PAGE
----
President Obama / Saul Loeb, AFP/Getty Images
President Obama indicated Friday he might take executive action on immigration before the November congressional elections, but made no commitments on timing or specifics.
Speaking to reporters at the end of a NATO summit in Wales, Obama said he has begun receiving immigration recommendations from Attorney General Eric Holder and Homeland Security Secretary Jeh Johnson.
"I suspect that on my flight back, this'll be part of my reading, taking a look at some of the specifics that we've looked at," Obama said. "And I'll be making an announcement soon."
Obama - who is considering action that could allow millions of undocumented workers to stay in the country - also said, "My expectation is that fairly soon, I'll be considering what the next steps are."
Some Democratic supporters have urged Obama to issue executive orders that would essentially lead to work permits for millions of immigrants who are in the country illegally.
Republicans have denounced such proposals as "amnesty" for law breakers. GOP members made the same protest in opposing an Obama-backed immigration bill that would have provided a pathway to citizenship for those already in the country illegally.
Immigration is a major issue in some congressional races, as Republicans seek to hold their majority in the U.S. House and win control of the Senate - and some Democrats are urging the president to wait until after the Nov. 4 elections to take take major action on immigration.
Earlier this year, Obama had pledged to take action by the end of the summer.
Asked about the impact of the election, Obama did not specify what actions he might take, but pledged improvements to the immigration system in the absence of congressional legislation.
That includes "more resources on the border," and faster processing of migrants who are caught making illegal crossings, Obama said.
The president also said he is looking for ways "to encourage legal immigration and give people some path, so that they can start paying taxes, and then pay a fine and learn English and be able to not look over their shoulder but be legal, since they've been living here for quite some time."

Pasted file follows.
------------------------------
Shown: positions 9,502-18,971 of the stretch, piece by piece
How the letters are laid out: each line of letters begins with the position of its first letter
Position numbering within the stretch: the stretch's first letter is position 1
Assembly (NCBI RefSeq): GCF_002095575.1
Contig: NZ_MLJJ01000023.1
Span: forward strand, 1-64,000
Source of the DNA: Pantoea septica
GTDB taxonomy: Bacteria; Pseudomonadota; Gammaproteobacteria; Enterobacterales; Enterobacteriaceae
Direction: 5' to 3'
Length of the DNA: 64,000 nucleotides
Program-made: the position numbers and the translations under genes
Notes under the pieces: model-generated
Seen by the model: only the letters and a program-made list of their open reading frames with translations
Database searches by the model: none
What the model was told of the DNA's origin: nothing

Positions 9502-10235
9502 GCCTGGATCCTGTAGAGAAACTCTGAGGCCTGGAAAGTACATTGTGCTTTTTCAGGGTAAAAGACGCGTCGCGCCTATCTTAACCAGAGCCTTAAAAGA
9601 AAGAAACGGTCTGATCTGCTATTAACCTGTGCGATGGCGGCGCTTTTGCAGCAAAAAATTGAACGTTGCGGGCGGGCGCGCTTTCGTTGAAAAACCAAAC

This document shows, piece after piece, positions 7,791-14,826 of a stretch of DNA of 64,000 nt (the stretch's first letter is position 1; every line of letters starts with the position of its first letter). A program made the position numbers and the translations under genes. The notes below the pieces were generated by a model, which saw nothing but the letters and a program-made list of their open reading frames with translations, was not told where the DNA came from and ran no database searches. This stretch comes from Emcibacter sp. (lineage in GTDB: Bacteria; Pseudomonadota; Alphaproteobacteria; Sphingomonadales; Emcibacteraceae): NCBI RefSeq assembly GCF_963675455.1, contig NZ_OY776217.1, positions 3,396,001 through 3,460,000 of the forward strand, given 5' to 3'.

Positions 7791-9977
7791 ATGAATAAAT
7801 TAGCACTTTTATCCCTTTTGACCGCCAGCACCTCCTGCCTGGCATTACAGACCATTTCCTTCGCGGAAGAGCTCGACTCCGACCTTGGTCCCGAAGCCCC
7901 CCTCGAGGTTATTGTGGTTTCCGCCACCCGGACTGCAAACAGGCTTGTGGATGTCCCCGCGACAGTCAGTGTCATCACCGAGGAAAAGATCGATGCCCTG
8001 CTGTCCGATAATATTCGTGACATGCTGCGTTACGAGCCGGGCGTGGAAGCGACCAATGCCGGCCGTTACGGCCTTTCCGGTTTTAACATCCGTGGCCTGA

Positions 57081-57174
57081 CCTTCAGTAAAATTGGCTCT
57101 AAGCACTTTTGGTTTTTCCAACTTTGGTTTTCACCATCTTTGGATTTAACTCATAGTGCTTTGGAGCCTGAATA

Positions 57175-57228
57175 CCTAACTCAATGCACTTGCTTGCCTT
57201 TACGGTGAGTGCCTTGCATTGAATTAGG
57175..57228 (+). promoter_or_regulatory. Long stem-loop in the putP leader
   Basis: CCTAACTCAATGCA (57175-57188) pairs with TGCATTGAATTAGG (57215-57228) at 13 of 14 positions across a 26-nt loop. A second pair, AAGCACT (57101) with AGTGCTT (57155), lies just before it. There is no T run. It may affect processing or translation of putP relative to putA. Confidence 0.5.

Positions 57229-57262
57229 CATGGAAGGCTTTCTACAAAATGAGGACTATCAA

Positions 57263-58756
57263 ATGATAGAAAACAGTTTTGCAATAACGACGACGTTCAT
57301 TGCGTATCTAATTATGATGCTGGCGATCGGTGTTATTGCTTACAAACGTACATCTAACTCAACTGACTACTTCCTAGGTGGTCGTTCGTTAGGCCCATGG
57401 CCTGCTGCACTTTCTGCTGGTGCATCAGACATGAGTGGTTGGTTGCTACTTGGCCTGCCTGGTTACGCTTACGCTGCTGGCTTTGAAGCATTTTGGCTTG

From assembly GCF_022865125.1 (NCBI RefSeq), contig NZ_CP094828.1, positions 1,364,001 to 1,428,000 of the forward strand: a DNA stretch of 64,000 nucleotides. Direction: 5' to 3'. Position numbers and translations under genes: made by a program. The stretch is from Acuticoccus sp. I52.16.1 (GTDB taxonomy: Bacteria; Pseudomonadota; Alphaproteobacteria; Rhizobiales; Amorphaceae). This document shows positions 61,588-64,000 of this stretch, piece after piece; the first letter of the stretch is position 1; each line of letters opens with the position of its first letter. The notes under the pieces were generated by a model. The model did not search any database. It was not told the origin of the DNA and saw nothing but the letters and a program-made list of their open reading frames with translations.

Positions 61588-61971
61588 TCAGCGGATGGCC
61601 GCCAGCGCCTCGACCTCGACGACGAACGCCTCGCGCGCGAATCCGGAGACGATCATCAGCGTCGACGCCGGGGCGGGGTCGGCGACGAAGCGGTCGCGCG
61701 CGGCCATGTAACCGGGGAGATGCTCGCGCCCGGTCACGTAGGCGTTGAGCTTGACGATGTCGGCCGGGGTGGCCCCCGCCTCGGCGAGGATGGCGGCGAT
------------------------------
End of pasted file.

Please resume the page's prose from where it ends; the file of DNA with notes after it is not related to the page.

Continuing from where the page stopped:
Obama is under cross pressures from long-time supporters over the immigration issue this election season.
Cesar Vargas of the DREAM Action Coalition - which has criticized the administration's deportation policies - called on Obama to stop "word games" and to act on changes to the system.
"It's not a big deal if Democrats side with political survival, but they are accepting bad politics by delaying immigration," Vargas said. "This year's races will be won by small margins. Why not energize a base, including the deciding base, that will help you win by showing voters unwavering leadership that stands up to extremism and obstruction?"
Meanwhile, some Democratic senators facing tough re-election battles - such as Kay Hagan in North Carolina and Mark Pryor in Arkansas - say the immigration issue needs to be addressed by Congress, not presidential executive order.
The Democratic-run Senate passed an immigration bill last year with some Republican support, but it has been blocked by the Republican-run House.
"In the absence of action by Congress," Obama said, "I'm going to do what I can do within the legal constraints of my office, because it's the right thing to do for the country."
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